Believe it or not, when you start to get involved with firearms training on a serious level, you quickly find out there are two big camps of people in the firearms world.
1.) Tactical shooters (That mostly take tactical shooting classes and self-practice)
2.) Competition shooters (such as those that shoot gun sports like IDPA, USPSA, 3-Gun, etc)
(Often referred to as “Tactical Timmies” and “Gun Gamers” by whomever is doing the name calling and wants to make fun of the other)
And while some people cross over these two “sides”, most of them don’t.
What’s The Big Deal?
I started doing firearms training seriously because I wanted to improve my gun skills to be able to protect myself and my family.
So what’s the argument here?
There are many people from the tactical side that say competition shooting will get you killed in a real life situation because you’ll develop bad “competition habits” or because the competition shooting is not realistic enough to what you’ll find “on the streets”.
The truth is that this argument is an old and tired one that I had heard before, for years, before I ever started to do more firearms training.
You see, I’m a martial artist and the “competition” vs “real life” debate has been going on in the unarmed combat world for a number (hundreds?) of years.
Here’s my take on it …
What’s WRONG with Competition Shooting?
First, what is competition shooting? Wikipedia explains:
“Practical shooting, also known as dynamic shooting or action shooting, is a set of shooting sports where the competitors are trying to unite the three principles of precision, power and speed, by using a firearm of a certain minimum power (caliber) to score as many points as possible during the shortest amount of time (or sometimes within a set maximum time).
“While scoring systems vary between organizations, each measures the time of which the course is completed, with penalties for inaccurate shooting. The courses are called “stages”, and are shot individually by the shooters. Usually the shooter must move and shoot from several positions, fire under or over obstacles and in other unfamiliar positions. There are no standard exercises or set arrangement of the targets, and the courses are often designed so that the shooter must be inventive, and therefore the solutions of exercises sometimes varies between shooters.”
So while the details vary, most practical shooting competitions are about people shooting as fast and accurate as possible on a given stage and comparing those times and accuracy.
The argument from the tactical side is that competing in practical shooting competitions will create bad “game only” habits that will get you killed in a real altercation.
What are they talking about?
Things like …
** Not actually using cover and/or concealment or pie-ing corners correctly …
** Running and generally moving fast through stages (running and gunning)
** Not having to seek out targets (because you usually know how the course of fire is designed before hand).
** Using “competition only” gear to include no concealment garments, race guns, race holsters/mag pouches, etc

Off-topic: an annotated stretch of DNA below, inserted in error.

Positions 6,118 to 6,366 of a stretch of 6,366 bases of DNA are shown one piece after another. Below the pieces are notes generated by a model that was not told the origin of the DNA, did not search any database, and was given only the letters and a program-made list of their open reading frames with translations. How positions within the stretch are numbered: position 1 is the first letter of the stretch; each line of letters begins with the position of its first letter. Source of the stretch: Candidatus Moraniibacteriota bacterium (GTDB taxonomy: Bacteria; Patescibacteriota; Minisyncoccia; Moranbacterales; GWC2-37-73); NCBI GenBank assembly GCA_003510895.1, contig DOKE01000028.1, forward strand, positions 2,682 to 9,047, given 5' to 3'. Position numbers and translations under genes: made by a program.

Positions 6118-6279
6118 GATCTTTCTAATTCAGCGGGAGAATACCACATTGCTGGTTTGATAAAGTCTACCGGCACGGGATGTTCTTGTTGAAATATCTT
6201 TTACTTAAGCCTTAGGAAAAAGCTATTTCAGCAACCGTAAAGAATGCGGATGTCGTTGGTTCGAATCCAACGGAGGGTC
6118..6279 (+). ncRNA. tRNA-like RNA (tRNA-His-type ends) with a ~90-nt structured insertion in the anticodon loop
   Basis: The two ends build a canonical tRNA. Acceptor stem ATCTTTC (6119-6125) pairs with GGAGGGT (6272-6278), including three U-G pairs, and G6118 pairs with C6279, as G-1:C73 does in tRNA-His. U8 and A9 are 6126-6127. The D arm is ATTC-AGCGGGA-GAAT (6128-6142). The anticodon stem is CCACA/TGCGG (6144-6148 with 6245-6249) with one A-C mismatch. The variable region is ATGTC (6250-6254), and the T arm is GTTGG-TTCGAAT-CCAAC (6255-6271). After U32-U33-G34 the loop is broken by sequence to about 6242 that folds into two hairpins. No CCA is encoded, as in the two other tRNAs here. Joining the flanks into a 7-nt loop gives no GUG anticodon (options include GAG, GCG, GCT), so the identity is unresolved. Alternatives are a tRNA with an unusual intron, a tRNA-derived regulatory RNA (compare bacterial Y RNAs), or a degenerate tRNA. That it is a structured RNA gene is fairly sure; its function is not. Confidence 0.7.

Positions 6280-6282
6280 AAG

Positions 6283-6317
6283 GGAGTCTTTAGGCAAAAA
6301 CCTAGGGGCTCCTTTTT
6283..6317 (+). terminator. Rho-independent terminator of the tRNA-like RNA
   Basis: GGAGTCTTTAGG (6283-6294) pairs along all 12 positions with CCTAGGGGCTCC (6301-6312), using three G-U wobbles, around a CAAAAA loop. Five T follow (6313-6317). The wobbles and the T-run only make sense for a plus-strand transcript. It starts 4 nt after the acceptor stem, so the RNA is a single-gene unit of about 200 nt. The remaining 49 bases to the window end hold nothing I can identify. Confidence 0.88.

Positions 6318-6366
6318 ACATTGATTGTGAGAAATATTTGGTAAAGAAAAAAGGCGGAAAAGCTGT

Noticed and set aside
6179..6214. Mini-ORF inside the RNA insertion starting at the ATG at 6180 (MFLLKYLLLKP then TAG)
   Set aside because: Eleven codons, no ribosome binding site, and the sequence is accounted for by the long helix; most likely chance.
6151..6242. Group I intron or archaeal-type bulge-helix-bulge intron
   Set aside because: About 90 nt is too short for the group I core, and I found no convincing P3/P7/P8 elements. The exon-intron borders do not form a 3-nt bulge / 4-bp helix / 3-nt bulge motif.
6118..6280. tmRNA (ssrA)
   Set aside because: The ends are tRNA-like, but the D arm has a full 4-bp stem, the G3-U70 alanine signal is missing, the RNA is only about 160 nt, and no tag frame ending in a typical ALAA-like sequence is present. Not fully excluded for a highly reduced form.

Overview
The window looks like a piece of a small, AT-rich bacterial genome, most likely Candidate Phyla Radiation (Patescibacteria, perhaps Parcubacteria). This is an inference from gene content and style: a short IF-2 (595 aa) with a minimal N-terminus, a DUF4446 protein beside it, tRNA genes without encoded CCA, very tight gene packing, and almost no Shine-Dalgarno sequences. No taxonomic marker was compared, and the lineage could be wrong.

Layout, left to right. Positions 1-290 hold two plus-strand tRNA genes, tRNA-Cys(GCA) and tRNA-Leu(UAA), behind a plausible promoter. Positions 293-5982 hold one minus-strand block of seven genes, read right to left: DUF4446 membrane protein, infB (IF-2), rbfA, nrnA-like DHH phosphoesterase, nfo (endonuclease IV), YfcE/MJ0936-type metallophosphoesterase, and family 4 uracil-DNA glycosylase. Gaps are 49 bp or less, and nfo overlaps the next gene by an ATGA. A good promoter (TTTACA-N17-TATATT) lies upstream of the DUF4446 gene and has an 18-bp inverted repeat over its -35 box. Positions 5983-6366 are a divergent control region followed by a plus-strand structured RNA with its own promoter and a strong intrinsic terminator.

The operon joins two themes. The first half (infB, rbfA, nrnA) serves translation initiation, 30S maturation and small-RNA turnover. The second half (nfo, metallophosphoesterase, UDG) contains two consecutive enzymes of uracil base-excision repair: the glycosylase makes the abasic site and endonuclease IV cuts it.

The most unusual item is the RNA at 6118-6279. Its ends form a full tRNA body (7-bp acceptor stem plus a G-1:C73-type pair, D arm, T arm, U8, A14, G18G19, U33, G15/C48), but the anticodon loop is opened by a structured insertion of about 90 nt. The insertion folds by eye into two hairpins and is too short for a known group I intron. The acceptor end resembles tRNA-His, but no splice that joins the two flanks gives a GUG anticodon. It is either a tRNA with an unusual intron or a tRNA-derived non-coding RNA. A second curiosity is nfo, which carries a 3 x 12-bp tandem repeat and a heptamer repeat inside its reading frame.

** Using gamer only techniques such as index shooting, slide lock reloads, etc
So the main arguments are that the gear and guns used in most practical shooting sports are not anywhere close to what you would use in “real life” in your home, or concealed carrying, or even if you’re a military or police officer.
For instance, most people don’t walk around looking like this picture of the amazing competitive shooting family, The Miculeks:
It’s clear they’re wearing gear that allows them to play their game of practical shooting more competitively. The dropset, minimalist, outside-the-waistband holsters attached to outside the belt loop, giant gun belts, sponsor-laden sweat wicking polos, speed load shotgun shell carriers, race guns, etc etc.
By the way, it’s funny how (a lot of) the same people that claim competition shooting is not practical because you have “gamer gear” are the same guys that take tactical classes wearing a plate carrier, multicam BDU’s, an AR-15 slung over their shoulder and a chest rig … yet they’re generally civilians who work in an office at a computer desk. You could say that their “tactical” guns and gear are not anywhere close to what they actually wear on a daily basis either.
In short, there are some “modifications” that people do to make winning competitions easier both in gear, guns, and technique/tactics which may be great for shooting at paper targets in the fastest, most accurate manner possible … but … not so great for training to survive a real life defensive gun use situation.
What’s RIGHT with Competition Shooting?
Simpy put, nobody shoots as fast AND accurately as competition practical shooting champions. Period.
Because all the practical shooting sports are based on a combination of speed and accuracy, champions in these sports are extremely fast and accurate. Heck, forget champions, even the average “not so great” competitor is highly skilled.
What’s more: because of this competitive nature, very quickly “what works” to shoot more fast and accurate is figured out.
For example, sometime in the early 1980s, Rob Leatham and Brian Enos pretty much took the competition shooting world by storm when they transitioned from the Weaver stance that was “gospel” at the time, and adopted the Isosceles stance.